Chronic Cerebrospinal Venous Insufficiency and Multiple Sclerosis: History and Background

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9 Citations (Scopus)

Abstract

Multiple sclerosis (MS) is a chronic inflammatory disorder of the central nervous system (CNS) most commonly characterized by focal areas of myelin destruction, inflammation and axonal transection. The multicentric inflammation and demyelination of the brain and spinal cord are associated with variable neurologic symptoms ranging from mild dysfunction to debilitating. Typically, these symptoms are marked by episodes of clinical worsening followed by improvement. The cause of this disease remains unclear currently, but the underlying etiology is generally considered to be immunologically based. Other factors, including genetic, environmental and infectious influences have been implicated, as well. Now recent studies have proposed that extracranial venous obstruction, termed chronic cerebrospinal venous insufficiency (CCSVI) may have a role in the pathogenesis of MS or many of its associated clinical manifestations. It is postulated that venous narrowing affecting one or more of the jugular veins and/or the azygous vein in the chest may be responsible for abnormal blood flow in the veins draining the brain and spinal cord. The abnormal flow may initiate and/or sustain a local inflammatory response at the blood-brain barrier that promote pathological changes within the CNS. This review presents the history of the relationship between the vascular system and MS and explores the background of basic and clinical investigations that led to the concept of CCSVI.

Original languageEnglish (US)
Pages (from-to)94-100
Number of pages7
JournalTechniques in Vascular and Interventional Radiology
Volume15
Issue number2
DOIs
StatePublished - Jun 1 2012
Externally publishedYes

Fingerprint

Venous Insufficiency
Multiple Sclerosis
History
Veins
Spinal Cord
Arteriosclerosis
Central Nervous System Diseases
Jugular Veins
Demyelinating Diseases
Encephalitis
Myelin Sheath
Neurologic Manifestations
Blood-Brain Barrier
Thorax
Central Nervous System
Inflammation
Brain

Keywords

  • CCSVI
  • Multiple sclerosis
  • Vascular
  • Veins

ASJC Scopus subject areas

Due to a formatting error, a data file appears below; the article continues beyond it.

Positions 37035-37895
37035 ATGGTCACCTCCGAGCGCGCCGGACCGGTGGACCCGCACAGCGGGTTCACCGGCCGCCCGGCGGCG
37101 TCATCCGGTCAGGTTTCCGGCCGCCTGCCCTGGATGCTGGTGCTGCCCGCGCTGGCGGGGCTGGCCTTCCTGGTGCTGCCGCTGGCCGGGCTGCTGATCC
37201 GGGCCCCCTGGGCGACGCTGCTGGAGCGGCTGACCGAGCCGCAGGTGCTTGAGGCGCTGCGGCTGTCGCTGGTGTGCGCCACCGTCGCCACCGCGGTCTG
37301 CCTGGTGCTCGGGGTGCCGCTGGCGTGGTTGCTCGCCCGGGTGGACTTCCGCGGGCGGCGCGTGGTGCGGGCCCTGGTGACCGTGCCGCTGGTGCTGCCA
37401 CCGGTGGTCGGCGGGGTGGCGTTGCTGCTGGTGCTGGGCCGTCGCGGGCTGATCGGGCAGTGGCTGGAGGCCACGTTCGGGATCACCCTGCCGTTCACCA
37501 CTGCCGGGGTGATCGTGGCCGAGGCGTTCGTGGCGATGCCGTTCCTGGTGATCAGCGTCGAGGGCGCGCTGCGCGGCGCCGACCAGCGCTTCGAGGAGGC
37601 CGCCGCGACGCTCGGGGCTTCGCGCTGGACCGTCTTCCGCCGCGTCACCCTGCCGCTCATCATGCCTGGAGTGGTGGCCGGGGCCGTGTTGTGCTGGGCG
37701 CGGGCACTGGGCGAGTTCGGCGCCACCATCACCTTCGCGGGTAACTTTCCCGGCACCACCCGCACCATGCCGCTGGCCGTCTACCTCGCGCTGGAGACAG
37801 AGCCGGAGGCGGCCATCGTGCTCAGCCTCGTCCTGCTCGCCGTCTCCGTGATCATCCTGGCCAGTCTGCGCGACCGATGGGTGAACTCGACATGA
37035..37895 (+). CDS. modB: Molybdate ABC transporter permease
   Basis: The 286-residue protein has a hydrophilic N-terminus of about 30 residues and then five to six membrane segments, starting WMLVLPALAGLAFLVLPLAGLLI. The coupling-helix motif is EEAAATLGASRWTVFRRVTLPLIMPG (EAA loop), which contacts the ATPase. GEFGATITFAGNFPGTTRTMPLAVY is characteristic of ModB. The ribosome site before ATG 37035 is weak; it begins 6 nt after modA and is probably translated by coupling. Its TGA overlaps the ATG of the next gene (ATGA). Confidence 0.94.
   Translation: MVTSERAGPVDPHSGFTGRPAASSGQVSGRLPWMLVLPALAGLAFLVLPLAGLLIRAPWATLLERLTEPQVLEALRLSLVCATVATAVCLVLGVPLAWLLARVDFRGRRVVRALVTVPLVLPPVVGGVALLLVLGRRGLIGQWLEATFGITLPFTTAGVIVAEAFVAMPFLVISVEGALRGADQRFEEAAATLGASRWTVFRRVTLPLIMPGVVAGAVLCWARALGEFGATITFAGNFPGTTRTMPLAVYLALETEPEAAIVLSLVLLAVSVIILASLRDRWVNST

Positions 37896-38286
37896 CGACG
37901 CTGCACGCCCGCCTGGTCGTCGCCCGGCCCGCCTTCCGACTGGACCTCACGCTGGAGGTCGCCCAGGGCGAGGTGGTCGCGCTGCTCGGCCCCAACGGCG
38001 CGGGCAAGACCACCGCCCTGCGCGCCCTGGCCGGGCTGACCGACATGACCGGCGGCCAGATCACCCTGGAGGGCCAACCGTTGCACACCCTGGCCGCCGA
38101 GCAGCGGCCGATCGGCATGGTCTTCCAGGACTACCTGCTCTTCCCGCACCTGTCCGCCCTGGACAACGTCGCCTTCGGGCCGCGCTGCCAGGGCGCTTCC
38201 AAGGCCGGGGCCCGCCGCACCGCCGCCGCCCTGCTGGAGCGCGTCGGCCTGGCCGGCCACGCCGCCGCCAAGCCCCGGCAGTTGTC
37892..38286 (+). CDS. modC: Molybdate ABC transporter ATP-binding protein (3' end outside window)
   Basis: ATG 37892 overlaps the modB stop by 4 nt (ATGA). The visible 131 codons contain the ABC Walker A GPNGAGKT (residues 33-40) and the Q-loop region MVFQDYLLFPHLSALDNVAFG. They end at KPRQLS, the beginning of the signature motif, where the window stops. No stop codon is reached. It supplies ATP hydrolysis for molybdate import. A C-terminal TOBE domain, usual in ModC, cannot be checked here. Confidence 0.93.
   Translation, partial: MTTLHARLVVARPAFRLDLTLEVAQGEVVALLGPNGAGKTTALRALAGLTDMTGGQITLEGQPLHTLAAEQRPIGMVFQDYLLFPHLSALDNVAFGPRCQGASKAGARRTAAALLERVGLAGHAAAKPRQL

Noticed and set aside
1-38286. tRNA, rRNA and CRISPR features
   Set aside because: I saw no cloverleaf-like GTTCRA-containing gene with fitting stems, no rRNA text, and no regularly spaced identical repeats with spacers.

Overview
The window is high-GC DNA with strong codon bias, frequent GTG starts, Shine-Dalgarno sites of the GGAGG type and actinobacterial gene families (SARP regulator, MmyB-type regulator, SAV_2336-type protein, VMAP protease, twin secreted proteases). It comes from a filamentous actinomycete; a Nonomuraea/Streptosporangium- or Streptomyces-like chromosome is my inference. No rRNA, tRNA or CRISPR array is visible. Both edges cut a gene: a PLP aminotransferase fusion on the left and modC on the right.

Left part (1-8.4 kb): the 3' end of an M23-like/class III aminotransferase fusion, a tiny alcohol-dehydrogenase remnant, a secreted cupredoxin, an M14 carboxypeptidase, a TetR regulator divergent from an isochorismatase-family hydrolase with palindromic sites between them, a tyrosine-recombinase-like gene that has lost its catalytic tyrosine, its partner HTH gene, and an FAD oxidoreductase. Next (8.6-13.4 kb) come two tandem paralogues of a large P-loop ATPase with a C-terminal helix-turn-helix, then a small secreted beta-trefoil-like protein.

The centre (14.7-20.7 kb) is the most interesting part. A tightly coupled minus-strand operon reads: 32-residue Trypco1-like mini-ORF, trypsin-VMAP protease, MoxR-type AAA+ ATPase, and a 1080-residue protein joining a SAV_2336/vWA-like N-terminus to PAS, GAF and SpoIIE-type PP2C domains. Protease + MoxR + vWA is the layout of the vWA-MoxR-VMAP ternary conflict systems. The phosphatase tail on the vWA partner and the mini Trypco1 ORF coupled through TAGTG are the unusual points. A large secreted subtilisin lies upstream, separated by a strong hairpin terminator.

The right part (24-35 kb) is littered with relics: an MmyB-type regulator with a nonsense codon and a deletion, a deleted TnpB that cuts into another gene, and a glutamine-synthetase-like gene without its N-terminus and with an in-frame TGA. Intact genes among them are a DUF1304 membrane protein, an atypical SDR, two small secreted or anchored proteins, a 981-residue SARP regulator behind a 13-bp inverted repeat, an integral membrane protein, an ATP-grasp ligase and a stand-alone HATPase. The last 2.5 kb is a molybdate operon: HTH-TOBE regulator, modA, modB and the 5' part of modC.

• Radiology Nuclear Medicine and imaging
  • Cardiology and Cardiovascular Medicine

Cite this

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AB - Multiple sclerosis (MS) is a chronic inflammatory disorder of the central nervous system (CNS) most commonly characterized by focal areas of myelin destruction, inflammation and axonal transection. The multicentric inflammation and demyelination of the brain and spinal cord are associated with variable neurologic symptoms ranging from mild dysfunction to debilitating. Typically, these symptoms are marked by episodes of clinical worsening followed by improvement. The cause of this disease remains unclear currently, but the underlying etiology is generally considered to be immunologically based. Other factors, including genetic, environmental and infectious influences have been implicated, as well. Now recent studies have proposed that extracranial venous obstruction, termed chronic cerebrospinal venous insufficiency (CCSVI) may have a role in the pathogenesis of MS or many of its associated clinical manifestations. It is postulated that venous narrowing affecting one or more of the jugular veins and/or the azygous vein in the chest may be responsible for abnormal blood flow in the veins draining the brain and spinal cord. The abnormal flow may initiate and/or sustain a local inflammatory response at the blood-brain barrier that promote pathological changes within the CNS. This review presents the history of the relationship between the vascular system and MS and explores the background of basic and clinical investigations that led to the concept of CCSVI.

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